Development:Setting up RootFS

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Setting up a RootFS

For AArch64 hosts you are required to have an x86-64 rootfs. With or without 32bit compatibility libraries.

This isn't strictly required for testing on x86-64 host environments but is useful for ensuring correct behaviour there.

Quick Setup with FEXRootFSFetcher

FEX comes with a FEXRootFSFetcher tool that can download an official preconfigured rootfs from the FEX servers. This tool operates as either a terminal application or a Zenity application depending on if it is launched from terminal or not.

This tool will walk you through selecting a RootFS for FEX:

  • If your host OS matches one in the download list then it will recommend that one
  • After selecting the RootFS, it will download it
    • This downloads to the default location in $HOME/.fex-emu/RootFS/
  • After downloading the RootFS the tool will ask if you want to use the SquashFS file directly or extract it
  • It will then ask if you want to set the downloaded RootFS as your default
    • This writes to the default configuration in $HOME/.fex-emu/Config.json

You can skip the rest of the guide if you used FEXRootFSFetcher to download the rootfs.

Troubleshooting

  • The squashfs image will fail to extract if you don't have unsquashfs installed
    • Install the squashfs-tools package to get this application
  • SquashFS RootFS file corrupted?
    • Rerun the tool, select the rootfs from the list, and if the rootfs already exists it will ask to verify
    • If verification fails it will ask if you want to redownload
  • Want to manually check the hash?
    • Run the rootfs file directly through the tool to get a hash
    • FEXRootFSFetcher $HOME/.fex-emu/RootFS/Ubuntu_21_10.sqsh
    • Ubuntu_21_10.sqsh has hash: bf9507fbdbaec2cf
  • Want to use the Zenity UI but still launch through terminal?
    • Force Zenity from terminal with FEXRootFSFetcher 1> /dev/null
  • What if my Linux distro isn't listed?
    • Don't worry, select one that is most similar to yours or newest
    • This will work in most cases
  • How can I trust these images?
  • I want to add a distro
    • Follow how our current rootfs is generated and add your own
    • Open a pull request to add the rootfs setup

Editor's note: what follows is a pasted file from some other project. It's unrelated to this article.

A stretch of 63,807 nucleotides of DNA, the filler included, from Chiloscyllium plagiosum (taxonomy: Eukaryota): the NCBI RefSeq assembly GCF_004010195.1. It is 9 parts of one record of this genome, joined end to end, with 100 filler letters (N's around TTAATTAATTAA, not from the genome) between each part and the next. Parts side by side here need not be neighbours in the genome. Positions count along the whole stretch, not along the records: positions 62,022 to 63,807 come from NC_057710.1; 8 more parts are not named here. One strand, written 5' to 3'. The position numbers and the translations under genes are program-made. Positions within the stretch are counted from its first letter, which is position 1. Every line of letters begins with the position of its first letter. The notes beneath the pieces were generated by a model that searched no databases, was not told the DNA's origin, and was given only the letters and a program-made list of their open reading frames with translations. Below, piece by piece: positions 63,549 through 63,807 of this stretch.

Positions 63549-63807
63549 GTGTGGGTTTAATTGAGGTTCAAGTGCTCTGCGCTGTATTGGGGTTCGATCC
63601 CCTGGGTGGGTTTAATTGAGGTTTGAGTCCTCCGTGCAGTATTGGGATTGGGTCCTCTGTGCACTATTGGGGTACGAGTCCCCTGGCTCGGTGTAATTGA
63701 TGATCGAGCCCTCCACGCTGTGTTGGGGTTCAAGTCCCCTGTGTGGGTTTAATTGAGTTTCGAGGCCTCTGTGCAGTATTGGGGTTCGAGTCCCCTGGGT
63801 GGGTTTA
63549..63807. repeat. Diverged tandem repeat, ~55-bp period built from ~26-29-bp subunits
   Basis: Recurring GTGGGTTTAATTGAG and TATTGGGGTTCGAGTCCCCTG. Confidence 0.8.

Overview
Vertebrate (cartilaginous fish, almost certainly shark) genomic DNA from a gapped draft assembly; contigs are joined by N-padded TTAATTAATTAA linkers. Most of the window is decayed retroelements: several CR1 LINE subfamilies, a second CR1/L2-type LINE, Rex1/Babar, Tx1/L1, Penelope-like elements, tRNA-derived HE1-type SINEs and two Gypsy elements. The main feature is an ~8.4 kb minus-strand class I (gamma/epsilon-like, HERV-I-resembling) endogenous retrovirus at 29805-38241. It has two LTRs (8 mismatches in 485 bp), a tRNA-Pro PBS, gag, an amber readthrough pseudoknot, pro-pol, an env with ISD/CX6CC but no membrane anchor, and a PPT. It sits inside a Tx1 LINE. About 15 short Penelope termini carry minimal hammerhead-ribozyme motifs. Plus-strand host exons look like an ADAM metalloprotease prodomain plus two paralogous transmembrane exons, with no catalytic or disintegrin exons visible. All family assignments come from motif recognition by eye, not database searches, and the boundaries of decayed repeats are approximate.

• Contact us on the official FEX-Emu Discord to get the RootFS added to the server.
  • Where is the raw list of images at?

Making a custom rootfs prerequisites

An x86-64 PC or FEX-Emu installed for chrooting

Getting Started

The easiest way to get started is to just download a prebuilt x86-64 rootfs from your favourite distribution and extract it to where you want.

Using chroot you can then enter the rootfs and install applications that you desire for testing purposes. It's easiest to set this up on an x86-64 host and then copy it to an AArch64 device.

Cross architecture chroot

You need to have binfmt_misc setup for x86-64 support on your host system.

  • ls /proc/sys/fs/binfmt_misc
    • If there are files in this folder then your host supports binfmt_misc
  • Once you have binfmt_misc running and FEX-Emu installed in to it, you can chroot in to an x86-64 rootfs

Chrooting in to rootfs with FEX-Emu Rootfs

  • If you're using a FEX-Emu provided rootfs then we provide two scripts at the start to handle this
    • unbreak_chroot.sh - This sets up the rootfs and chroots inside of it
    • break_chroot.sh - This sets up the rootfs for using with FEX generally.
      • Make sure to run this after leaving the chroot!
      • The unbreak_chroot.sh script will run this if you exit safely.
    • The remaining steps in this guide can be skipped

Chrooting in to custom rootfs with FEX-Emu

  • If you're setting up your own rootfs then you need to follow the binding steps that are following.
    • We have a script that if you know what you're doing you can cherry pick parts from here

Additional TmpFS folders

Depending on what you're doing in the chroot, you may need or want some tmpfs folders that applications are expecting

  • sudo mount -t proc /proc ${ROOTFS}/proc/
  • sudo mount --rbind --make-rslave /sys ${ROOTFS}/sys/
  • sudo mount --rbind --make-rslave /dev ${ROOTFS}/dev/
  • sudo mount --rbind --make-rslave /dev/pts ${ROOTFS}/dev/pts/
  • sudo mount --rbind /lib/ld-linux-aarch64.so.1 ${ROOTFS}/lib/ld-linux-aarch64.so.1
  • sudo mount --rbind /lib/aarch64-linux-gnu ${ROOTFS}/lib/aarch64-linux-gnu

Then of course, make sure to unmount these partitions when you're done

  • sudo umount ${ROOTFS}/proc/
  • sudo umount -R ${ROOTFS}/sys/
  • sudo umount -R ${ROOTFS}/dev/pts/
  • sudo umount -R ${ROOTFS}/dev/
  • sudo umount -R ${ROOTFS}/lib/ld-linux-aarch64.so.1
  • sudo umount -R ${ROOTFS}/lib/aarch64-linux-gnu

Using the rootfs with FEX

If you're using FEXLoader then you can pass the full path of the rootfs with the -R option. Additionally you can put the rootfs folder inside of $HOME/.fex-emu/RootFS/<RootFS name>/ and FEX supports a "named" rootfs option

  • eq: -R Ubuntu_2104 will use rootfs $HOME/.fex-emu/RootfS/Ubuntu_2104
  • Read the Fex man page with man fex for more information

Setting RootFS with FEXConfig

Load the default options on first run On the first run of FEXConfig, select the "Load Default Options" configuration.

  • Subsequent runs should select "Open Default"

Select the RootFS from the FEXConfig location